Loophole words.

by Pseud O'Nym

I was in the garden yesterday, relaxing on my giant bean-bag and allowing my mind to wander and I thought of ‘furlough’. Now maybe its just me but the word ‘furlough’ was one that had never crossed my path before. I had no idea what it meant and all of a sudden, its everywhere, but nobody has taken the time to explain exactly what it meant, it was just assumed everyone did.

I didn’t know. If someone had said that they were going to ‘furlough’ someone, I’d have thought of some sexual act, involving some ropes and pulleys, a a horse and possible serious injury.  ‘Furlough’, furlong, you can understand why I might think it. Think of Catherine the Great.

Sadly though, it isn’t. According to the government,

If you and your employer both agree, your employer might be able to keep you on the payroll if they’re unable to operate or have no work for you to do because of coronavirus (COVID-19). This is known as being ‘on furlough’.

Your employer could pay 80% of your regular wages through the Coronavirus Job Retention Scheme, up to a monthly cap of £2,500

Essentially working tax credits for people who aren’t working. On super strength steroids. Not the people. The tax credits.

And did you spot the cunning use of the loophole word, ‘could’. I ‘could’ climb Mount Everest, I ‘could’ do all manner of things, some more likely than not, but all are theoretically possible. You can’t theoretically pay for things, you’d get short shrift at a checkout if you tried that stunt.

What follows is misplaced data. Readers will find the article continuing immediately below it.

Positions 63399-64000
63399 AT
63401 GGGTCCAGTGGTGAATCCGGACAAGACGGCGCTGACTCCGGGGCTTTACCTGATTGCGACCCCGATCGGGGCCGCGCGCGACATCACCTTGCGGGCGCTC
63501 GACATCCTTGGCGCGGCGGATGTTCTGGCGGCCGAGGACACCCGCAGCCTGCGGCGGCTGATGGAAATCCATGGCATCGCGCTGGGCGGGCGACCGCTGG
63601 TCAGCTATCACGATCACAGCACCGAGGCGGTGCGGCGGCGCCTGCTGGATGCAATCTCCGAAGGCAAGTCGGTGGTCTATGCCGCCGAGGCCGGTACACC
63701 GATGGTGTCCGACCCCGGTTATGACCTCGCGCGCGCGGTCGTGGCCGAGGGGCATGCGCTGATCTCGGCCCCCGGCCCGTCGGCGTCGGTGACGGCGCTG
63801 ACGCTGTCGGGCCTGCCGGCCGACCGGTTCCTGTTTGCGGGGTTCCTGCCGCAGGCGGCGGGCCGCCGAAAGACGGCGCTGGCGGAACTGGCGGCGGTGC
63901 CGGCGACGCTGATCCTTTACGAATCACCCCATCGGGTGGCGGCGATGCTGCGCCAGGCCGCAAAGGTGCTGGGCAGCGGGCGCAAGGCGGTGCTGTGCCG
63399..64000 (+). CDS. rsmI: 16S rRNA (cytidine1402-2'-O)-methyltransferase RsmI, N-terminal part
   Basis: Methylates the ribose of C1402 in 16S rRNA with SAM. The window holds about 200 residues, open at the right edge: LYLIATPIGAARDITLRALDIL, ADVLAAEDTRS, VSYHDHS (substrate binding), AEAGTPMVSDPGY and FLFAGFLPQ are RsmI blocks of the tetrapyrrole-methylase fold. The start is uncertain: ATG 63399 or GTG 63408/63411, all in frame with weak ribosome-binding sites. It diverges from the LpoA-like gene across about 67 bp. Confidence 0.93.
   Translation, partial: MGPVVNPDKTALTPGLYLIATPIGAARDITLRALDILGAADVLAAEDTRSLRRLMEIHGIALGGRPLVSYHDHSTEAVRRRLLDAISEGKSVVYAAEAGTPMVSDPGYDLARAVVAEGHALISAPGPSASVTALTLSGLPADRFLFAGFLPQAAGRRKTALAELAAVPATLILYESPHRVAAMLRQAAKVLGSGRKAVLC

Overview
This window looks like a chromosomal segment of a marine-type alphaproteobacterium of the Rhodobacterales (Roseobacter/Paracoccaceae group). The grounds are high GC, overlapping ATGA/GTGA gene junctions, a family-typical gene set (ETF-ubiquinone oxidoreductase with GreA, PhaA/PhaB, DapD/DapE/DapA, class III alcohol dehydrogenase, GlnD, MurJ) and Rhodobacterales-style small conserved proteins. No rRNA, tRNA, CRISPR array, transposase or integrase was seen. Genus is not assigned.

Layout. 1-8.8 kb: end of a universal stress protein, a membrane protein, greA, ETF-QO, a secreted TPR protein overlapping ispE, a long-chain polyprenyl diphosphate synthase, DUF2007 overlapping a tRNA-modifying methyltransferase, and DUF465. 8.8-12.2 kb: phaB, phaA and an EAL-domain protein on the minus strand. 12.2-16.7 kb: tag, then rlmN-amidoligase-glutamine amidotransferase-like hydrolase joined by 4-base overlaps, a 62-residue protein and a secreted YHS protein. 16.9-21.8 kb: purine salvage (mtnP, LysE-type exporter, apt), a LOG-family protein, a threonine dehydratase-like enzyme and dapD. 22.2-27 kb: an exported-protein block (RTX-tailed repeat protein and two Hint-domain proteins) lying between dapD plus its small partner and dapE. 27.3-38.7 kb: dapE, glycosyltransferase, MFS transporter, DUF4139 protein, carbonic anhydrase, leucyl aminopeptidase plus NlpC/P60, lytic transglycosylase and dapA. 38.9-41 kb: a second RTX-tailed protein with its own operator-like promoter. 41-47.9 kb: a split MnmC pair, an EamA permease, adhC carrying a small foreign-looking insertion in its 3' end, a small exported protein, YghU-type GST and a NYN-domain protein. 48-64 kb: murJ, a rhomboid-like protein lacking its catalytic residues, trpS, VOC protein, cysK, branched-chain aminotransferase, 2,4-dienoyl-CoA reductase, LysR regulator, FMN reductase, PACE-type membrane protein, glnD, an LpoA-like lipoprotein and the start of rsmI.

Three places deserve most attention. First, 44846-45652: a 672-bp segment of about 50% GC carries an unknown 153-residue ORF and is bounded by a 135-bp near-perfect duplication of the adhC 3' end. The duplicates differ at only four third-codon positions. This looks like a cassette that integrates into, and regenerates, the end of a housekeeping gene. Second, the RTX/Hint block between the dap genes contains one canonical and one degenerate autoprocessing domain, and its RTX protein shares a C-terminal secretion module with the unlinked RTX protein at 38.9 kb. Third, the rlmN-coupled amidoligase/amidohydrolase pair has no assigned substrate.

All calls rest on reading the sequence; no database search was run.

Then I thought of all the people who can’t be ‘furloughed’, and also that there isn’t any indication of how long this largesse might last. I then thought of how the government is ready to splash the cash when it benefits big business -– corporate welfare costs £92billion a year – but not the little people, those who are in the gig economy, people on zero-hours contracts and those in the creative industries. I know how precocious this world is, having briefly had my toe in the murky world of advertising a long time ago now. Thats a tale for another day.

I thought that someone well connected in the entertainment world could get all their showbiz pals and they could get all their showbiz pals, not to do a telethon or release another charity single, not to do sponsored something. But rather to just put their hands in their pockets and donate some cash. With enough schmoozing and publicity, they could get charitable status and with that not only could they say it was a charitable donation and write it off against tax, it would qualify for gift aid from the government.

That Ricky Gervais, him with a laugh like a hyena, I hear he’s a nice chap, I’m sure he’d do it.